Market Snapshot

Asia: Japan +1% to 18186. Hong Kong -0.1% to 21832. China closed. India +0.6% to 26933.
Europe: London flat. Paris +0.7%. Frankfurt +0.8%.
Futures: Dow -0.2%. S&P -0.3%. Nasdaq -0.3%. Crude -0.4% to $46.10. Gold flat at $1137.30.
Ten-year Treasury Yield flat at 2.05%

Economic News

8:30 Gallup US ECI
8:30 International Trade
8:55 Redbook Chain Store Sales
9:15 Fed’s George: “Payments System”
1:00 PM Results of $24B, 3-Year Note Auction
3:30 PM Fed’s Williams: Economic Outlook


After five years of talks, a dozen nations across the Pacific Basin clinched an agreement on Monday that would reduce tariffs in countries making up 40% of the global economy. Negotiators worked round the clock over the weekend to settle tough issues surrounding the Trans-Pacific Partnership, including auto trade, dairy exports and monopoly periods for next-generation drugs. News of the accord also helped trigger today’s modest bounce across Pacific bourses involved in the TPP: Australia +0.3%, Japan +1%, Malaysia +0.7%, New Zealand +0.6%, Vietnam +1.9%.

Despite the financial turmoil in China and unexpected devaluation, the yuan has now become the world’s fourth-most-used payments currency, edging out Japan’s yen for the spot. According to international payments provider Swift, the renminbi accounted for 2.79% of global payments in value terms in August, up from 2.34% in July, although it still trailed the U.S. dollar (44.8%), euro (27.2%) and British pound (8.5%). As recently as August 2012, the yuan only ranked number 12 with a 0.84% share, but Chinese authorities have since aggressively promoted international use of the currency.

The Bank of Japan has kicked off its two-day monetary policy meeting with a decision due Wednesday at 11:30 a.m. ET. A fall in industrial production and wage growth, along with last week’s Tankan survey have highlighted the lackluster state of the nation’s economy, leading several analysts to predict more fiscal stimulus. Whatever the outcome may be, the central bank will hold a second monetary policy meeting on October 30, when it is scheduled to publish its bi-annual report on the economy and inflation.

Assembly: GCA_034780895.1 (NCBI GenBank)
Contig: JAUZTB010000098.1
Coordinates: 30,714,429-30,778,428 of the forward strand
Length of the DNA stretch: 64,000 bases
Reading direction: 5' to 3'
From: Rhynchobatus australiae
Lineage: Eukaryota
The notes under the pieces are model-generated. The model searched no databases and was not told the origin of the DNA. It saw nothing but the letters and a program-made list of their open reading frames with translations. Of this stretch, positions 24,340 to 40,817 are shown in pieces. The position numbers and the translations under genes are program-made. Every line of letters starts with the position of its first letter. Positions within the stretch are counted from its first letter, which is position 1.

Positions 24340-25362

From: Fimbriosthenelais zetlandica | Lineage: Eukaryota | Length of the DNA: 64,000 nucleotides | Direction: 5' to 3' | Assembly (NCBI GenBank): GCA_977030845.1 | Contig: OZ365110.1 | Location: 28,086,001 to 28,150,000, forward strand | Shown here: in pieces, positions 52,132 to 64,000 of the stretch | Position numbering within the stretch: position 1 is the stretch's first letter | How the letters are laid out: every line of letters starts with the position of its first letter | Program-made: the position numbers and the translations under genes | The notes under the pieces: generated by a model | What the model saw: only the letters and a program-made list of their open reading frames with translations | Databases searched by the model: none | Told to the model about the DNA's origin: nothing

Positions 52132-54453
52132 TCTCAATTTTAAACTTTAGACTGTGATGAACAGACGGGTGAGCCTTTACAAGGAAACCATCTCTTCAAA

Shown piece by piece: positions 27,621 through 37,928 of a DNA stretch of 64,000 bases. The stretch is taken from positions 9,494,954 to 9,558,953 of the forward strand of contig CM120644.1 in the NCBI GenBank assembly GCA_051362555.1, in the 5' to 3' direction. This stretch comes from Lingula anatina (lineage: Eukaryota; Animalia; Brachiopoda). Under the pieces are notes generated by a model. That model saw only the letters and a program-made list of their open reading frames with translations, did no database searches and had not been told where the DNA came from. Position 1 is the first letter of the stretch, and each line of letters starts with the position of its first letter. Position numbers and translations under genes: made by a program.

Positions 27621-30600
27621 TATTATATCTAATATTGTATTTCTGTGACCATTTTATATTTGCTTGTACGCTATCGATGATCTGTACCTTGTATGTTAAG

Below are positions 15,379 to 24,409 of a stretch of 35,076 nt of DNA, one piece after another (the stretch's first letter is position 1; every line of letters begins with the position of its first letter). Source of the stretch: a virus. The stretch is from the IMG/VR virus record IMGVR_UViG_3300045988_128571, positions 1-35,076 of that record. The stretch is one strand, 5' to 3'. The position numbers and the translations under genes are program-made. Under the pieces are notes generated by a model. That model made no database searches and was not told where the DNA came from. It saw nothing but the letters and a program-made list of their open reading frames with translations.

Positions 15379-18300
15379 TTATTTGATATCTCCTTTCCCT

Officially joining the 0% bond club, the U.S. Treasury sold a new government security on Monday containing a three-month maturity and a yield of zero for the first time on record. In essence, buyers gave a free short-term loan to the government in exchange for a highly liquid debt instrument for their portfolio. The result adds to the diminishing expectations – stoked by Friday’s disappointing jobs report – that the Fed will keep interest rates at basement levels throughout 2015.

The U.S. government is also scheduled to report the nation’s August trade balance this morning, with Wall Street looking for a widening trade deficit of $44B from $41.9B in July. Some experts are even predicting a bigger gap than the consensus calls for, which could cut further into growth estimates for the second half of 2015. The stronger dollar and slowing growth overseas have been hurting exports, making imported goods cheaper for domestic consumers.

Although the country’s economy still remains on shaky ground, Greece has unveiled a tough draft budget for 2016 that complies with creditor demands for a third bailout. According to the plan, the economy this year will contract 2.3%, followed by a further 1.3% in 2016. Unemployment is expected to inch higher next year to 25.8% from 25.4% in 2015. Based on the series of tax hikes and spending cuts, Athens now expects to return to the capital markets within the next 20 months.

The European Court of Justice’s rules that a 15-year-old data-sharing pact between the EU and U.S. invalid. The decision cannot be appealed. “Legislation permitting…access on a generalized basis to the content of electronic communications must be regarded as compromising the essence of the fundamental right to respect for private life,” Europe’s highest court said in a statement. The ruling has significant implications on how internet groups can operate in the 28-member bloc, and will likely force thousands of companies to overhaul their businesses to avoid breaking the law.